Identifying Birds

Bird watching involves identifying birds by their physical attributes as well as by their behavior. There are 9 points that can be used when identifying bird species – size, color, shape, bill (shape and color), leg (length and color), eye color, flight pattern, habitat and distribution. It is best to use a field guide for your area, for example a field guide on identifying British birds if you are in Britain, as these will contain the species for your area. The secret to bird identification is to recognize which family the bird belongs to. From there, finding the exact species is matter of elimination.

Let us take the example of identifying birds of prey. If you saw a large raptor with legs feathered to the feet, large powerful talons, you would know that it is a true eagle. To identify the exact species you would consider habitat, size and coloration. Another example of identifying birds of prey is: If you saw a small raptor with pointed wings, a long narrow tail, facial markings like “sideburns”, direct flight with rapid wing beats and hunting on the wing, you would know it belongs to the falcon family. By process of elimination you would identify the exact species of falcon.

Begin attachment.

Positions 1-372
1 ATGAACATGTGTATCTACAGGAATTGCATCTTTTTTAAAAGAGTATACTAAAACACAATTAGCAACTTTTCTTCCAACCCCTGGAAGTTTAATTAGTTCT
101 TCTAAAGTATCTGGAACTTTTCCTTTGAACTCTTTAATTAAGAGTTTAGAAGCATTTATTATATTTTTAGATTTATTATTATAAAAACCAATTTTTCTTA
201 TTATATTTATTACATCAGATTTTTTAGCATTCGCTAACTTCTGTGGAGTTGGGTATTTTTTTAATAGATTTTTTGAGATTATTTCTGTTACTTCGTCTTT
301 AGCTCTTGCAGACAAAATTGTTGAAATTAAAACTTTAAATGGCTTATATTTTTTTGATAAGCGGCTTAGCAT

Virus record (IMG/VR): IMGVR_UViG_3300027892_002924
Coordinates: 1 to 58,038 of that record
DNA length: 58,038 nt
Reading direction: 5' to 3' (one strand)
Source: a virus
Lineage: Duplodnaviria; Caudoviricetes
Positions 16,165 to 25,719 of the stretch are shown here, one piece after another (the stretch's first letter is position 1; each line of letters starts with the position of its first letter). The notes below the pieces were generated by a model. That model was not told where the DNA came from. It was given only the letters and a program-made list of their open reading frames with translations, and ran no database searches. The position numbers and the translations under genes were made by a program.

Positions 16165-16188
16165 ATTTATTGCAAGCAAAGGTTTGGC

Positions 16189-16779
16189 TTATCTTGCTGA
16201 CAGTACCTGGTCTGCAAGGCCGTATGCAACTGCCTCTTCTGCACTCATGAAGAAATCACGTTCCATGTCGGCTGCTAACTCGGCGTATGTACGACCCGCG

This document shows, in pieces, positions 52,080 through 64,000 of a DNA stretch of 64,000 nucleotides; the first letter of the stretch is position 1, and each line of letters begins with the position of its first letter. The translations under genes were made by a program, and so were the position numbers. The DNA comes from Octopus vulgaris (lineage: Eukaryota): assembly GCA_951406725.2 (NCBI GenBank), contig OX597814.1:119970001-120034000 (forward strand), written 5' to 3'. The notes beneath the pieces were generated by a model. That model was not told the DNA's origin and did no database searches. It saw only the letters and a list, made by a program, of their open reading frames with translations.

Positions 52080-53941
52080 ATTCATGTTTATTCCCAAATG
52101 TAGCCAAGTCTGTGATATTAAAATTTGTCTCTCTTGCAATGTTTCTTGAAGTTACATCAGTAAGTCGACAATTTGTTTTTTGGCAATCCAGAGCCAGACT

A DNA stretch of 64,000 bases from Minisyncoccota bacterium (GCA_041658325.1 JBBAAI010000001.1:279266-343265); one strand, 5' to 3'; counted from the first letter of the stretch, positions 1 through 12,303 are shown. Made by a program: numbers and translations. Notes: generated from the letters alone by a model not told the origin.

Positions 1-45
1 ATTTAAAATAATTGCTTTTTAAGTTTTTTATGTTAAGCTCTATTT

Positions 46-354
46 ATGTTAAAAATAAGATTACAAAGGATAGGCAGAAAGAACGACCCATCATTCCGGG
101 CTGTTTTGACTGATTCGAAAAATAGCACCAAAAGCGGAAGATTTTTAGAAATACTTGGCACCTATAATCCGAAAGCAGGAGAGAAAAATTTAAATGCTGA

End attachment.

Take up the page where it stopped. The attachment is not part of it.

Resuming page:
When identifying backyard birds, consider the above points and pay particular attention to distribution. Distribution is an accurate and great help in identifying a bird. If a bird is noted as not being found in your area, chances are it’s a different species that you have spotted. Identifying garden birds can be difficult and may require the use of binoculars to note leg and bill color. However, starting with identifying backyard birds is the perfect way to begin birding.

Another useful way to determine bird species is by identifying bird song. Many CDs are available to assist in identifying bird song. Bird song is very species specific and leaves you with little doubt as to the bird you are listening to.

Once you have started to identify birds using the above tips, you will understand the delight that many bird watchers experience in observing these feathered wonders.